Citizens looking for a way to keep the county’s two refuse transfer stations open have been granted a reprieve.
The West Virginia Public Service Commission (PSC) issued an order for the dumps to remain open until a hearing can be held on their closure March 18.
Boone County administrator Jim Gore stated, “There is a hearing March 18 with one of the PSC judges. At that time, the decision will be made on a permanent closure or if they have to keep it open, then they will have to set rates.”
Until the hearing, a tentative fee of 25 cents per bag has been set for use of the dumps.
For over three decades, Boone County has been unique in the state of West Virginia in offering free trash dumps to citizens.
On Sept. 30, 2015, the Coal Valley News reported the Boone County Commission (BCC) had made the decision to start the process of closing the Rock Creek and Fosterville public solid waste transfer stations.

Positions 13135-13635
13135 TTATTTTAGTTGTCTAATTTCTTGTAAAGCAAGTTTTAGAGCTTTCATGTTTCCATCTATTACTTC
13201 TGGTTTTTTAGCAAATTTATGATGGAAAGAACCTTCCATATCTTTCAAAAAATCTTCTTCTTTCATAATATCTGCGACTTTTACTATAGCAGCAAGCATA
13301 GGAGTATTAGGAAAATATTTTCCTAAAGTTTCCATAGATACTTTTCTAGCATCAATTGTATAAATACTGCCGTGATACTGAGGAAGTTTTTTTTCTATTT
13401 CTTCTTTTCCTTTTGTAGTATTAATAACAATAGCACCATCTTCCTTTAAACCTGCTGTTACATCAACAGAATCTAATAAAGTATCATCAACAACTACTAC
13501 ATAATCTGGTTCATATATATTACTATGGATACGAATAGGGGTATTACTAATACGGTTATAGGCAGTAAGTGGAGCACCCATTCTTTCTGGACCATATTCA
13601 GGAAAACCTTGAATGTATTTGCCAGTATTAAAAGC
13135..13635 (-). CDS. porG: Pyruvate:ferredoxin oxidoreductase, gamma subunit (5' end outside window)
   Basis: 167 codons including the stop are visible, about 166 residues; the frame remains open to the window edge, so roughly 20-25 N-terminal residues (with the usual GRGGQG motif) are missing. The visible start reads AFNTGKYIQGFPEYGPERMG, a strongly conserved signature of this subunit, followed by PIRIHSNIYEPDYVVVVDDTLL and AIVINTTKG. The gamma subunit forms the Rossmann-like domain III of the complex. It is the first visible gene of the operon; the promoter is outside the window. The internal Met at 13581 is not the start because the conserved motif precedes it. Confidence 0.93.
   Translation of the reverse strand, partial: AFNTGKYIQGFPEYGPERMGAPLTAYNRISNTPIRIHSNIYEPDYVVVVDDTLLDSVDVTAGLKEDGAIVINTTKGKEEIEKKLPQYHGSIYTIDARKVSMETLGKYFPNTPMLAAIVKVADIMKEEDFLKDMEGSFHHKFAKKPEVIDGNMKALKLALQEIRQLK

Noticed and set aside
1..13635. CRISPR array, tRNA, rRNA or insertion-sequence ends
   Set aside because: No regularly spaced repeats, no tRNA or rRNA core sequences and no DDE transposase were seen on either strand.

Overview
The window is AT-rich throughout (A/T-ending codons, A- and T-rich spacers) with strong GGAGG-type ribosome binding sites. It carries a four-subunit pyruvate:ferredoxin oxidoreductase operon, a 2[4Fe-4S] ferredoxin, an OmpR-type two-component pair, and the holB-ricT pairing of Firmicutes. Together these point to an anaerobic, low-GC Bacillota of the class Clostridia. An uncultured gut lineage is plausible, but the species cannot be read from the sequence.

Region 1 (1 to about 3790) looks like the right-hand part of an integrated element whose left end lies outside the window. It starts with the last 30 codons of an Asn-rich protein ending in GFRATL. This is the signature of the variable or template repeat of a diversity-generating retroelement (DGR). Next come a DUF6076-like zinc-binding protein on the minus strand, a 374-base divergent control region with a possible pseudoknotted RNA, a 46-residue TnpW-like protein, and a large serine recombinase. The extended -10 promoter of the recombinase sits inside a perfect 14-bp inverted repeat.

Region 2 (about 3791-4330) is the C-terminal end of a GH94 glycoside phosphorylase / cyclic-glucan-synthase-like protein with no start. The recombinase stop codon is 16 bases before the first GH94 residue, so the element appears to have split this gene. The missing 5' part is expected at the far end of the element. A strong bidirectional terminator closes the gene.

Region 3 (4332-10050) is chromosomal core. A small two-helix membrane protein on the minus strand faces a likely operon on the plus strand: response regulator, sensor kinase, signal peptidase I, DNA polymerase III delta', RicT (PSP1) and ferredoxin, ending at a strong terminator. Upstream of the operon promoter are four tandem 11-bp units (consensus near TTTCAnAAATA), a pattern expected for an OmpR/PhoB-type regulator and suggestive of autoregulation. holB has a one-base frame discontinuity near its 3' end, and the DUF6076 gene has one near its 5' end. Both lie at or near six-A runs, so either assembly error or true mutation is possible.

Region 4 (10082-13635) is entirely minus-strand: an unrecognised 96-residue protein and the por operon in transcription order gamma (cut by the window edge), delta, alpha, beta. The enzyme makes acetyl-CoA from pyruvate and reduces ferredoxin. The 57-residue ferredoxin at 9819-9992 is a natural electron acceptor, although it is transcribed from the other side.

Since their official inceptions, the transfer stations have been funded by revenue collected from coal severance taxes, and, since the downturn in the coal industry, the county has been troubled by the prospects of paying for facilities.
At the time, BCC president Eddie Hendricks stated, “We do not want to do this, but financially we have no other viable options.”
At the Sept. 29, 2015 meeting of the BCC, Gore added, ““It costs approximately $1.3 million a year to operate the two transfer stations and that is not counting the employees salaries. It is paid for out of our coal severance tax revenue, which…is now below even the cost to operate just the two transfer stations.”